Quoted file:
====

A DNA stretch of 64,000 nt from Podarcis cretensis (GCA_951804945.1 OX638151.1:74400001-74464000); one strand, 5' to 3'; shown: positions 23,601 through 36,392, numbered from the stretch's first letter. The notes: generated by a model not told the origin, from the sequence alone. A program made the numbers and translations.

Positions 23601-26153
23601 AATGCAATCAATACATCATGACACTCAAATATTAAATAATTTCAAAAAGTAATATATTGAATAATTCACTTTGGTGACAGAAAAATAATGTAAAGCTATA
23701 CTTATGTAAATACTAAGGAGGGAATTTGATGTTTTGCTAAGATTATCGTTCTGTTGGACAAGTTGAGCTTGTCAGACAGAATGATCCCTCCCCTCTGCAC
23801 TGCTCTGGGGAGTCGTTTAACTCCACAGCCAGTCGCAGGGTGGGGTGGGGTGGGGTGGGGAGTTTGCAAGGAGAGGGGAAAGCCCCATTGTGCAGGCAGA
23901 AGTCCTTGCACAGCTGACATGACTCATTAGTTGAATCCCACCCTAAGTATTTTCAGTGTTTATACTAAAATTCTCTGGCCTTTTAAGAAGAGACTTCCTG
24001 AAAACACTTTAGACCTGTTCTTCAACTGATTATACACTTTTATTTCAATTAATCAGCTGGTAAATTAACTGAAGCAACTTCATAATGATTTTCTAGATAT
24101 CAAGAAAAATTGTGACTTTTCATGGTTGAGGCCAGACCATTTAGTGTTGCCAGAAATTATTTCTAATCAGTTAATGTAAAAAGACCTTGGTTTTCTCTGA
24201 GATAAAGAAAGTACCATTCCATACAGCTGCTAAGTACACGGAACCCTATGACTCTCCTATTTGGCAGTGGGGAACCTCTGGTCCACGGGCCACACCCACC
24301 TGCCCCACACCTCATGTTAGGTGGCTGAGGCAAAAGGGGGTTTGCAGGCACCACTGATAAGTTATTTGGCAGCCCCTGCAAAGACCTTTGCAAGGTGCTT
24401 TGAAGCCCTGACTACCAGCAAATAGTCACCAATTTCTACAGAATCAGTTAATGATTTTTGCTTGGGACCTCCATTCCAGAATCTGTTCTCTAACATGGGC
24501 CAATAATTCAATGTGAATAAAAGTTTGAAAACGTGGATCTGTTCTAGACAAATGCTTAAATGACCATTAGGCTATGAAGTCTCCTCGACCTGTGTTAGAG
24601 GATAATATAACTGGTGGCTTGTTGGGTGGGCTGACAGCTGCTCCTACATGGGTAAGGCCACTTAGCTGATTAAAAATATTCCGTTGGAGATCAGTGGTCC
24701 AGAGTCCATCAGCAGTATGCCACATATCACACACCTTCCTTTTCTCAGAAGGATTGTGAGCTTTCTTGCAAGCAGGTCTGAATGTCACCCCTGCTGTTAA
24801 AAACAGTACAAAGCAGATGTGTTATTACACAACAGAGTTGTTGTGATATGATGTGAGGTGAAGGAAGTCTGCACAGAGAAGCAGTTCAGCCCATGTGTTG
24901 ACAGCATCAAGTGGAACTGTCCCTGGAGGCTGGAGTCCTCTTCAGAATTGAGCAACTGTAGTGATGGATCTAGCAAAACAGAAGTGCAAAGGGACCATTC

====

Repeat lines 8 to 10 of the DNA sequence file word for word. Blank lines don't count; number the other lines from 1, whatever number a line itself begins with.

24101 CAAGAAAAATTGTGACTTTTCATGGTTGAGGCCAGACCATTTAGTGTTGCCAGAAATTATTTCTAATCAGTTAATGTAAAAAGACCTTGGTTTTCTCTGA
24201 GATAAAGAAAGTACCATTCCATACAGCTGCTAAGTACACGGAACCCTATGACTCTCCTATTTGGCAGTGGGGAACCTCTGGTCCACGGGCCACACCCACC
24301 TGCCCCACACCTCATGTTAGGTGGCTGAGGCAAAAGGGGGTTTGCAGGCACCACTGATAAGTTATTTGGCAGCCCCTGCAAAGACCTTTGCAAGGTGCTT